International Atomic Energy Agency (IAEA) Director-General Rafael Grossi and Atomic Energy Organization of Iran head Ali Akbar Salehi issued a joint statement Wednesday heralding the end of a dispute over IAEA access to two sites, in Tehran and Isfahan, where Iran is suspected of having stored or used undeclared nuclear material. According to the statement, "Iran is voluntarily providing the IAEA with access to the two locations" while "dates for the IAEA access and the verification activities have been agreed." The IAEA's Board of Governors adopted a resolution on June 19 criticizing Iran for blocking inspectors' access to two sites. Only China and Russia voted against it.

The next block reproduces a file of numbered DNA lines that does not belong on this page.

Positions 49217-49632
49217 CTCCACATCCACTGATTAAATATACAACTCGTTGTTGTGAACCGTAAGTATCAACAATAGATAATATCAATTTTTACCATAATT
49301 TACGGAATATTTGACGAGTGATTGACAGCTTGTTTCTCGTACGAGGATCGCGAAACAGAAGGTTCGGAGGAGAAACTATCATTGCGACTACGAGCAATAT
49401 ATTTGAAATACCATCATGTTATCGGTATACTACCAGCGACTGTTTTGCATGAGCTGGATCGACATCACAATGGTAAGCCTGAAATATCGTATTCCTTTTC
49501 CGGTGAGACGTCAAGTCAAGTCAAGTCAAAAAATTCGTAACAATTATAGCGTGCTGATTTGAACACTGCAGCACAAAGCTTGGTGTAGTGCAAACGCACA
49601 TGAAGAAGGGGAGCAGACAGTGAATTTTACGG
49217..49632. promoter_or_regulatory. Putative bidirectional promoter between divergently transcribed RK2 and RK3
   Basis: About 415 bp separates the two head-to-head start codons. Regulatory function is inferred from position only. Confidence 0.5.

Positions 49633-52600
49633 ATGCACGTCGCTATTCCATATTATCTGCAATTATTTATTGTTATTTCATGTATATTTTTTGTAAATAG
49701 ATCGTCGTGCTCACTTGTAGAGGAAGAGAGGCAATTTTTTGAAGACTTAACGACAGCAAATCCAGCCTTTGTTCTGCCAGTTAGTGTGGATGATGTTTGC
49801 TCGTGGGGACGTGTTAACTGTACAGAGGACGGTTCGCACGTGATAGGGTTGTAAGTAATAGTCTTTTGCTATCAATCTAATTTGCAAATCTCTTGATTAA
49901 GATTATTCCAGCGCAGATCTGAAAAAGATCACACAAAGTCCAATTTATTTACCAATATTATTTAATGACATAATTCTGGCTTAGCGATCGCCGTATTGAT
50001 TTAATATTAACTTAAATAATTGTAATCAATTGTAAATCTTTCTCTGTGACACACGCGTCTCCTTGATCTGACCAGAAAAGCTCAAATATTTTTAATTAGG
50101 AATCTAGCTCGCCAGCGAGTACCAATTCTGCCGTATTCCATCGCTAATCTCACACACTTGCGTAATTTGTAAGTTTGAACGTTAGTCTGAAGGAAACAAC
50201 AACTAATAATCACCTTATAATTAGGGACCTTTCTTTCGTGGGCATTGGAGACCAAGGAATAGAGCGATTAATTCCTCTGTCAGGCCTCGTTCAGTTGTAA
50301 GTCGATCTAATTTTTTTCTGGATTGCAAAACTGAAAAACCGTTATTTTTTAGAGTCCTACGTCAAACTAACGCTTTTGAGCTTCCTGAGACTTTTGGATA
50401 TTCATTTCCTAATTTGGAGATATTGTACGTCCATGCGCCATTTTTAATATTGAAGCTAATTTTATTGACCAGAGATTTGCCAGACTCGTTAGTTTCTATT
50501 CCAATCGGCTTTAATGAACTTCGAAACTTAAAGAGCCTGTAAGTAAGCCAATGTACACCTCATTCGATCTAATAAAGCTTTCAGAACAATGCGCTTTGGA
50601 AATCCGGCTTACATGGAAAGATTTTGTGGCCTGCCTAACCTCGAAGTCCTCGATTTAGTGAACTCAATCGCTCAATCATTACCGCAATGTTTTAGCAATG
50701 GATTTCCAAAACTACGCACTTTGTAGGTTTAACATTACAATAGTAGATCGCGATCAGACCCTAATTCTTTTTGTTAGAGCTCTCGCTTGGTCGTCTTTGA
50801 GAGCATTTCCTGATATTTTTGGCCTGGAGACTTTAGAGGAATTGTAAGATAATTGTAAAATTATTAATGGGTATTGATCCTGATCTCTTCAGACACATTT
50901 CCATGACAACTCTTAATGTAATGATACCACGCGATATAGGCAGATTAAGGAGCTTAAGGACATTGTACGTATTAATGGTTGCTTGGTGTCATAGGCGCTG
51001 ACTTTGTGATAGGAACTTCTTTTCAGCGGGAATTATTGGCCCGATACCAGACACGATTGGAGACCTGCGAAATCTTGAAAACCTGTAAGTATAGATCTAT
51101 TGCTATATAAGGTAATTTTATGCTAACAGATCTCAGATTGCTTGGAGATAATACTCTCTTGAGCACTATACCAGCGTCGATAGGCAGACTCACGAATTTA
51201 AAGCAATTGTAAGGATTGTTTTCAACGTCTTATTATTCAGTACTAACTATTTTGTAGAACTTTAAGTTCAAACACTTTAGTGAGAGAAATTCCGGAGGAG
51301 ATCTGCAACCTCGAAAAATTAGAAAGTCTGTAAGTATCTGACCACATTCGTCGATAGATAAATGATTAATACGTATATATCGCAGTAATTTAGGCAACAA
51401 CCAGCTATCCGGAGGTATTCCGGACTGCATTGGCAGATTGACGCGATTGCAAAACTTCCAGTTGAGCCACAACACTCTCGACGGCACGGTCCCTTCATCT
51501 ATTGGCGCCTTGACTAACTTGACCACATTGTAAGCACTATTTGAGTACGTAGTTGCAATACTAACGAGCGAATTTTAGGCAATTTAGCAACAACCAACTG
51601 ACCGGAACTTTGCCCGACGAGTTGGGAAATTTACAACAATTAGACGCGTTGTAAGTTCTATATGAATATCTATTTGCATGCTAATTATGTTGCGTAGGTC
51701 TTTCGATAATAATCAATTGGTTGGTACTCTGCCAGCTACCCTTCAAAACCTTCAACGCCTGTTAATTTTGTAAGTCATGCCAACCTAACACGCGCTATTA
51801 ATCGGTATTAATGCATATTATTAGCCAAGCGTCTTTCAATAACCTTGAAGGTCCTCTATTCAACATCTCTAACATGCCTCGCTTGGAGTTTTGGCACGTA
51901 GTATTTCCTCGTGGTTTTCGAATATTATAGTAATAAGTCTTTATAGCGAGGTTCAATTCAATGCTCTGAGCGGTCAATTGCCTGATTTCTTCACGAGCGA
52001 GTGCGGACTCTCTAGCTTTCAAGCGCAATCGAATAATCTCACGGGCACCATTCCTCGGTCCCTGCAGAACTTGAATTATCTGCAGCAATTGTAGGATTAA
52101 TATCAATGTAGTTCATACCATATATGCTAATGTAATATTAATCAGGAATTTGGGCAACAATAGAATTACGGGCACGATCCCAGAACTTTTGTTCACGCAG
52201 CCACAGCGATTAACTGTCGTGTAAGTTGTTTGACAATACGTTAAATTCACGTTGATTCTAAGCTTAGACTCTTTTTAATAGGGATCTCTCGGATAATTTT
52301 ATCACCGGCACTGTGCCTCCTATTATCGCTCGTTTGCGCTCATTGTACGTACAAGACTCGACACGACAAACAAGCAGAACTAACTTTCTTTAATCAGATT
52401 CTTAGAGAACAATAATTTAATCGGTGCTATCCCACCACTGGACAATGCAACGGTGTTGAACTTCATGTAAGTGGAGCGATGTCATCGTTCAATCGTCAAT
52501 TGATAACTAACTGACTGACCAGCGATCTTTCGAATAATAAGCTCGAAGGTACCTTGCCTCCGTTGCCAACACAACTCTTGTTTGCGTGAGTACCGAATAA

The UAE-backed, separatist Southern Transitional Council (STC) withdrew Tuesday from the Saudi-mediated ceasefire agreement reached with President Abdrabbuh Mansur Hadi's internationally recognized government on June 22. Although Hadi's government and the STC are officially allies in the war against the Iranian-backed Houthis, they fought each other after the STC seized Aden, the Hadi government's interim capital, in August 2019. The STC wants southern Yemen, which was an independent country until 1990, to regain independence and ejected pro-Hadi forces from most of southeastern Yemen. The STC accuses Hadi's Yemen National Army (YNA) of killing 75 separatist fighters since June 22 in Abyan province, where open warfare resumed Wednesday. While Hadi's government did not officially comment on the renewed hostilities, a YNA source told Arab News that STC forces "breached the truce many times by shelling our forces and building fortifications."